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Sara Lazarovska's blog

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Perceptions and People

So a Shadow, a Farmgirl, a Pilgrim, and a dark Alice in Wonderland visited the cloisters late last night. With the Halloween spirit hanging heavily in the air, creepy, scary, and downright ridiculous were the words of the night.

Visiting the cloisters with other people as well made me feel safer, since I visited them during nighttime once before, but it was still too quiet and eerie. There was inexplicable creeking of the castle, and the darkness of the grassy area of the cloisters was gloomy. But even with all that gloom, the cloisters became a place full of laughter and joy once my friends arrived and we played music and did silly dances and took funny photos. So I guess that the perception of a place really changes when surrounded by people - I usually associate places with the people that are there, and thus infuse the places with the energy the people bring with them.

On a side note: I noticed that Thomas Hall's facade included what looked like Baltimore gneiss (it was dark - that's what I could tell from the limited amount of light there was), which tells me that it was one of the older buildings on campus, since the other 2 older buildings, Merion and Taylor, also have Baltimore gneiss, but the rest of the buildings on campus have Wissahickon schist.

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Historical Lens on the Architecture of Thomas Hall

How was this place once a farm? Now, sitting on the edge of the non-functioning fountain in the cloisters, it seems as though the castle-like building that is Thomas Hall has been there forever, all stone, cold, and medieval. But wait - North America never experienced medieval times like Europe did. So how did this castle design end up on a chunck of what was once a 700-acre farm?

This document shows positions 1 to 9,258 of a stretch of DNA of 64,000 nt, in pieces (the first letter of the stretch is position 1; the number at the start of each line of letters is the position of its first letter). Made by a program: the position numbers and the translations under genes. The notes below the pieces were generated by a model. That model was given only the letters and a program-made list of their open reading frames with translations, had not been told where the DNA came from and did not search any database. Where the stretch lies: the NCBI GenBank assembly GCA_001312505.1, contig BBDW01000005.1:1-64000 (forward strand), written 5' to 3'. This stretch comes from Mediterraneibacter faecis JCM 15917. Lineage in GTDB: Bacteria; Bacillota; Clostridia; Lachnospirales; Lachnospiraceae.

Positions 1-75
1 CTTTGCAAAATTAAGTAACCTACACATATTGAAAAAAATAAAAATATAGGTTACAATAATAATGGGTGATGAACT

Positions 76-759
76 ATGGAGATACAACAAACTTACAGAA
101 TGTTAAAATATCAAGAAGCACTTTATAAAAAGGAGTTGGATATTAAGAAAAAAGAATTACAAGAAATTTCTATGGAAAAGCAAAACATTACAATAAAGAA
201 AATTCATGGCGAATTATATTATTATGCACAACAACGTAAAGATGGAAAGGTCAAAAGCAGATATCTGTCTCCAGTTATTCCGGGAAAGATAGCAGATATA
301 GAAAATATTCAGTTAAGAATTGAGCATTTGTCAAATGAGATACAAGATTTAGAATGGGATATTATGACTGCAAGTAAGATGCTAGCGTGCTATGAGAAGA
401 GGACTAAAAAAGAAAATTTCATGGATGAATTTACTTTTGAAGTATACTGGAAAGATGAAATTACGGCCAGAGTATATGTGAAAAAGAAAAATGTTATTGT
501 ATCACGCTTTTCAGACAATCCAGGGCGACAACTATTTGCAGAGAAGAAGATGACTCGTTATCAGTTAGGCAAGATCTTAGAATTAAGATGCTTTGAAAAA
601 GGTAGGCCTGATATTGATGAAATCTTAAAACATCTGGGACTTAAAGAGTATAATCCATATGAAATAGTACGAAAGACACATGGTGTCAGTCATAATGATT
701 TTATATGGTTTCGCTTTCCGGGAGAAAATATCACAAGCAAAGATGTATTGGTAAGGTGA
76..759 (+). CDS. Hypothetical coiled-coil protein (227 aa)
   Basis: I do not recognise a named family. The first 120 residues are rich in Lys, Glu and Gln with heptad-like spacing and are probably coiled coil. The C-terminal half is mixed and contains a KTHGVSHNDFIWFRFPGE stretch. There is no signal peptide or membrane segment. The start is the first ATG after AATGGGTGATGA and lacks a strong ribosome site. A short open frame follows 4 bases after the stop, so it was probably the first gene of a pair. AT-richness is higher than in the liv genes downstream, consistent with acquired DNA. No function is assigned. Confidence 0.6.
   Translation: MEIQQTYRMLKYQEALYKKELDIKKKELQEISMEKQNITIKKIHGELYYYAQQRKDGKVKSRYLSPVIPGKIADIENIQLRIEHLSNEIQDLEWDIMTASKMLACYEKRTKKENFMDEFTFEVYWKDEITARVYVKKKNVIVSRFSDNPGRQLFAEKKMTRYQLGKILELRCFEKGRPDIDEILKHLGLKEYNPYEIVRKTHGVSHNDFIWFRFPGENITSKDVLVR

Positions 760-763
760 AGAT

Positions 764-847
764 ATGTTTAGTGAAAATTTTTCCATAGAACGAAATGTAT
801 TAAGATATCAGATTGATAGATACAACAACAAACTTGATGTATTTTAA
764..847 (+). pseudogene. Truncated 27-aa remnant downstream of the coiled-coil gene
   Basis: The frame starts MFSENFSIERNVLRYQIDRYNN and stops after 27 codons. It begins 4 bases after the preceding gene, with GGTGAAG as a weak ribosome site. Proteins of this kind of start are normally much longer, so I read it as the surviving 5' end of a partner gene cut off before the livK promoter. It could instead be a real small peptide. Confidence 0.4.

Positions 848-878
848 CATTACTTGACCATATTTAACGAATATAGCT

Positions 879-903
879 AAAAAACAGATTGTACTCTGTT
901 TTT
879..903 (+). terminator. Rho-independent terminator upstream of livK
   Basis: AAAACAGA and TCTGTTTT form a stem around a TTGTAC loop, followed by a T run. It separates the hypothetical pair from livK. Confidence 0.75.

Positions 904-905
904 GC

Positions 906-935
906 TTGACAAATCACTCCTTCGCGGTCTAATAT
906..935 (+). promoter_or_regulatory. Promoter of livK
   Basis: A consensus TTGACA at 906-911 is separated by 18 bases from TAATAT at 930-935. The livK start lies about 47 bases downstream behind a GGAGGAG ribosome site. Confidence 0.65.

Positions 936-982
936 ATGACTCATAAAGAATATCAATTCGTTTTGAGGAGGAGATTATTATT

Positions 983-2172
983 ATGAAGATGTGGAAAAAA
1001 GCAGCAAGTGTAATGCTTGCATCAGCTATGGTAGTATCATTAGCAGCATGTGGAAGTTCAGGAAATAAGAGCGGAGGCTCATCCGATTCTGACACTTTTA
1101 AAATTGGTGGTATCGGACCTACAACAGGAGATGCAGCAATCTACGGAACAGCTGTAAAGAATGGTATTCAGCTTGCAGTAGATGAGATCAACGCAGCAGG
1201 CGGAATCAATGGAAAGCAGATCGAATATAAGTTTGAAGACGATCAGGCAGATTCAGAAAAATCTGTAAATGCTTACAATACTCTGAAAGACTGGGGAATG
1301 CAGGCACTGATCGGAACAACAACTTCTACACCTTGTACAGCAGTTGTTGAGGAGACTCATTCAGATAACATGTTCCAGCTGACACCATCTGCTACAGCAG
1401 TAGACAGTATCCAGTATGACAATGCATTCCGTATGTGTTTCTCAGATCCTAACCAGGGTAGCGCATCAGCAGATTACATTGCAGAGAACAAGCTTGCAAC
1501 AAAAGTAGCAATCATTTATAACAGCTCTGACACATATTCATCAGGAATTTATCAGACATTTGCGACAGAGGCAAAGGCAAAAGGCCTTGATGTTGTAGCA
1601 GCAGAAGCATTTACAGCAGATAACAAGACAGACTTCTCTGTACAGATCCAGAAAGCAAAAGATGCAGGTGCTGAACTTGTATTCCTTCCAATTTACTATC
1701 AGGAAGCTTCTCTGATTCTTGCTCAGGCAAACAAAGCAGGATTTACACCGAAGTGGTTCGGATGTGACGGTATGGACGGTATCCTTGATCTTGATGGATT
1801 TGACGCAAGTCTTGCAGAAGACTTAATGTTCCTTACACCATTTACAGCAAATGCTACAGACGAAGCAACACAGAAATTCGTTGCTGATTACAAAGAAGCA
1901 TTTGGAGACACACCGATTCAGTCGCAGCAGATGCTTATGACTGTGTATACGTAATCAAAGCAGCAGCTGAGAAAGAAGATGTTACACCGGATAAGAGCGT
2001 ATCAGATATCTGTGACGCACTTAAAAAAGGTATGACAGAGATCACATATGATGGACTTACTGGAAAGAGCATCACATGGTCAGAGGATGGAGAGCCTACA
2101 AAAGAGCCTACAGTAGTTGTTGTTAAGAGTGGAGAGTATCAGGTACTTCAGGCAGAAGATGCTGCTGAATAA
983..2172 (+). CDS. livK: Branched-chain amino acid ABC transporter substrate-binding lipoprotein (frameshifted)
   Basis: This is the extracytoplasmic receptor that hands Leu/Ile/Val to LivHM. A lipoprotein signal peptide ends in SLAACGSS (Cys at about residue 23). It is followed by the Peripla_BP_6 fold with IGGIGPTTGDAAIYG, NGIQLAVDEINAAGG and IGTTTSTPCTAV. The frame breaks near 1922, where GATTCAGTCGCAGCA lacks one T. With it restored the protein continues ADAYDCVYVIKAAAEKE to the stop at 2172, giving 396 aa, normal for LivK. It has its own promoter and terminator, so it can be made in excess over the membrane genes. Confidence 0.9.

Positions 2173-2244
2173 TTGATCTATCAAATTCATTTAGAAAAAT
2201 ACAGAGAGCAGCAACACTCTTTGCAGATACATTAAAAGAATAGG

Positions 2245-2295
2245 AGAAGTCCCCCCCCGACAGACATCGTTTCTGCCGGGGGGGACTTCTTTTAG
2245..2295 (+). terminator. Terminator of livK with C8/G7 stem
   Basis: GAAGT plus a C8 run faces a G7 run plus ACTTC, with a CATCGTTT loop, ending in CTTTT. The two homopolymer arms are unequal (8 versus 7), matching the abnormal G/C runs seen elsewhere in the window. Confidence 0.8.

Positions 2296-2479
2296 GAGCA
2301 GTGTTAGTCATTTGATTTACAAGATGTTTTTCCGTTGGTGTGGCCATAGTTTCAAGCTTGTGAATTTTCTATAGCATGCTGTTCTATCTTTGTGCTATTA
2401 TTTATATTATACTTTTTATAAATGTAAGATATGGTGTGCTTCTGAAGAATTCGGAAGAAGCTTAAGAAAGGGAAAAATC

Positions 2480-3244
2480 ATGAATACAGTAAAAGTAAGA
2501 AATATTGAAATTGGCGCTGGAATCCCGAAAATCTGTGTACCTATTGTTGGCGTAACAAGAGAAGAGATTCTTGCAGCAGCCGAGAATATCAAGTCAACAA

I didn't know that this part of Pennsylvania was originally settled by the Welsh. I was faced with the fact when I realized that Bryn Mawr is not the only peculiar town name around here when I first got here. Still, when the Welsh got land from William Penn, they didn't build castles that resembled the ones in their motherland; in fact, most of them did some kind of farming (usually subsistence).

So, how did Bryn Mawr College's Thomas Hall's architectural style came to be if there were mostly farms around here? I am assuming that Bryn Mawr, like Haverford and Swartmore, was originally founded by Welsh Quakers. They, I presume, wanted to capture a part of the spirit that universities and colleges back in Wales had by mirroring the architectural style and ideas, copying (in a way) a bit of home onto "the new world."

With that realization in mind, I accept the fact that Thomas Hall has not been here for as many centuries as I thought, and the fountain I'm sitting on might once have been a place where sheep lay to sleep, or where wheat was grown. Still, I prefer the cloisters with their "current look" - enchanting.

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I shouldn't be here.

Yet I am.

Why does it feel so wrong?


And emptiness.

It's eerie. And cold.

Bitterly cold.

But it's only October--

what has happened

to the climate?

Last year--the same;

short sleeves the year before.

Lacking consistency.

It's so quiet. Too quiet.

Why is there no motion,

no activity,

no sign of life?

No lonely bird chirp,

no car screech,


The first and second nature,


It's like the Earth

stood still.


I chose to write this post in verse because I thought it would capture the "wildness" of my train-of-thought writing most accurately.

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Spending the Weekend with Patrick Star


That is how my weekend is characterized. As a matter of fact, my whole week has been phlegm-y, but it was taken to a whole new level this past few days. After I discovered on Thursday that I have a severe ear infection, combatting the cold that I caught earlier in the week became much more difficult. Now I have to stifle my sneezes as much as possible and I'm not allowed to blow my nose, as to not put pressure on my ear. But my body would have none of that. I have been sneezing every ten minutes this weekend, being mostly bedridden (or roomridden, if that's even a plausible word) but still exhausted. Therefore, I did not have the chance to properly visit the cloisters this week, but I will talk about the ecology in my room.

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Take the Time to Just Stop